Spite-houses : these houses are just to annoy the neighbors

A spite house is a house that was built only to annoy someone with it. A few examples.

This building, known as 'The Pink House,' stands on Plum Island in a salt marsh. It was built by a man who wanted to annoy his wife with it

This building known as "The Pink House" stands on Plum Island in a salt marsh. It was built by a man who wanted to annoy his wife with it.

He undertook to build his ex-wife a replica of the house they shared. But the ex-wife failed to say where it was to be built - and so today it stands in a rather uninhabitable area. Salt water comes out of the pipes

He pledged to build his ex-wife a replica of the house they shared. But the ex-wife failed to say where it would be built – and so today it stands in a rather uninhabitable neighborhood. Salt water comes out of the pipes.

Al Ba'sa ('The Disfavor') in Beirut is an insanely narrow house (with only one wall left at the narrowest end). The sole purpose of this construction: to block the view of the sea from the building behind it

Al Ba'sa ("The Disfavor") in Beirut is an insanely narrow house (at the narrowest end only one wall). The only purpose of this construction: to block the view of the sea to the building behind it.

Most of us have probably had disagreements with our neighbors or have been annoyed by them. Normally, we might still seek dialogue or simply ignore the disagreements.

The people who built these Spite-Houses see it differently: They want to annoy their (ex-)neighbors, or people from their environment as much as possible. A spite house is a building that was built exclusively to piss someone off.

The house on Plum Island

We have already written about this house. It’s the result of a particularly messy divorce: In 1925, a man in Newburyport, Massachusetts, wanted a divorce. His wife, however, agreed only on one condition: that the man should build an exact replica of the house they shared for them.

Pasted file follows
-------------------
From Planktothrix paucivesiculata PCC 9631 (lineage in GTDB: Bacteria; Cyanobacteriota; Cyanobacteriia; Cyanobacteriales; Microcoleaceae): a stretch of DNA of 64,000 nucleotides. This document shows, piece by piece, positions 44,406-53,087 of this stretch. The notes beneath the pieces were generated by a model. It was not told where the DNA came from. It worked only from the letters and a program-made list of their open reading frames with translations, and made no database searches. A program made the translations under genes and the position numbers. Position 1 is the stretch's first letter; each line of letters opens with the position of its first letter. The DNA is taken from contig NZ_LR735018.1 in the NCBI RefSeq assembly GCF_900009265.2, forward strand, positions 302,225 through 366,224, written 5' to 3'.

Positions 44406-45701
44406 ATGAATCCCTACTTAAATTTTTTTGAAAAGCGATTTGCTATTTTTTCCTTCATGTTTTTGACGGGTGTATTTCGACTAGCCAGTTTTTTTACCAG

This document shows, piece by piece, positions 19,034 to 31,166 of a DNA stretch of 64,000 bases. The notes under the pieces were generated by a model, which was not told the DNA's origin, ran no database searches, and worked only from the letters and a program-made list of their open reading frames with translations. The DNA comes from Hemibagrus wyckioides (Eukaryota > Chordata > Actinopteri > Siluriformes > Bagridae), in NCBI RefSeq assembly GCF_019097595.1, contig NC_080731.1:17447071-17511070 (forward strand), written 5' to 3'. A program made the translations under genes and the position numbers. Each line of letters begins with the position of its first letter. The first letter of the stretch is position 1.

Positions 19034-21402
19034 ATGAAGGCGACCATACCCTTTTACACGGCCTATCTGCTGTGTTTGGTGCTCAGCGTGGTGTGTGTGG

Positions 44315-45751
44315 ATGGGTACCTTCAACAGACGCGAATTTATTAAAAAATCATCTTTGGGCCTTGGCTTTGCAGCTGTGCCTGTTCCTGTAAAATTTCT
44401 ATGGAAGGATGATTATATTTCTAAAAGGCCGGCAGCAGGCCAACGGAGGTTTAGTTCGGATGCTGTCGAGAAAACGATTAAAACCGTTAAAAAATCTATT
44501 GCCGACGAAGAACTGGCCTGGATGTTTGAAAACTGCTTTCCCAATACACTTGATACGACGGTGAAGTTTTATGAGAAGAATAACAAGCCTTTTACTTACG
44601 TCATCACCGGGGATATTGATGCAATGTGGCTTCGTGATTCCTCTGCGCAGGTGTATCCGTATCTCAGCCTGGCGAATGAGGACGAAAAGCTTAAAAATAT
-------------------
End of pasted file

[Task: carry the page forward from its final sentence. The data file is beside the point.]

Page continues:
The woman should have been a little more specific: The ex-husband built the house on Plum Island, which is largely made up of what’s called a salt marsh and is pretty much uninhabitable.

Al Ba'sa ("The Resentment") in Beirut

If the spite houses were not there to upset neighbors – or ex-partners – they often came into being because of family disputes: Such was the case with Al Ba'sa in Beirut, a very narrow house built only to reduce the value of the land behind it. It was built in 1954: two brothers had each inherited a piece of land.

Stupidly, the layout didn’t work out perfectly, because while one lot had room for a normal house, the other had a kind of peak that’s just 60 centimeters wide. Building a house there was absurd, but the man didn’t care: his building was designed solely to block his brother’s ocean view.

Candy Cane House in London

Sometimes it’s not the construction of a house that’s meant to upset others, sometimes it’s the decoration – or in this case, the paint job. Zipporah Lisle-Mainwaring bought a house in Kensington for several million pounds and thought she could now do anything with it – including demolish it and build a new house.

Her neighbors saw it differently and objected. Lisle-Mainwaring tried to get the necessary permits anyway, but failed. What no one could stop her from doing, however, was a new coat of paint. To piss off the neighbors, the Englishwoman opted for a red and white stripe paint job. In 2017 she got her permit.

Macefield House in Seattle

Some spite houses don’t become such until the neighborhood below undergoes massive changes. This was also the case with the house of Edith Macefield, which became famous in 2006: A shopping center was to be built in her neighborhood – and despite a purchase offer of over a million dollars, the retiree did not want to sell her 108-year-old house.

At one point, the developers of the shopping center simply built around Edith Macefield’s house. But the rumors that this story inspired the animated film "Upstairs" are not true: production for the film began in 2004, two years before Macefield opposed the construction project. The house is still standing today.

Montlake Pie House in Seattle

What exactly happened at the Montlake Pie House is unclear. Allegedly, the owner of the property was offered a "ridiculously small" amount of money by a neighbor to enlarge his own garden. The landowner was so offended by this that he decided to build a house on top of the land.

Allegedly, he even painted the back of the house black to further spoil the view for the neighbors. And although the house looks normal from the front: The building has an unusual triangular shape: At its narrowest point, it’s just 1.4 meters wide, and at its widest, it’s more than 4.5 meters wide. The neighbors, who were supposed to be annoyed at the time, have moved out in the meantime.

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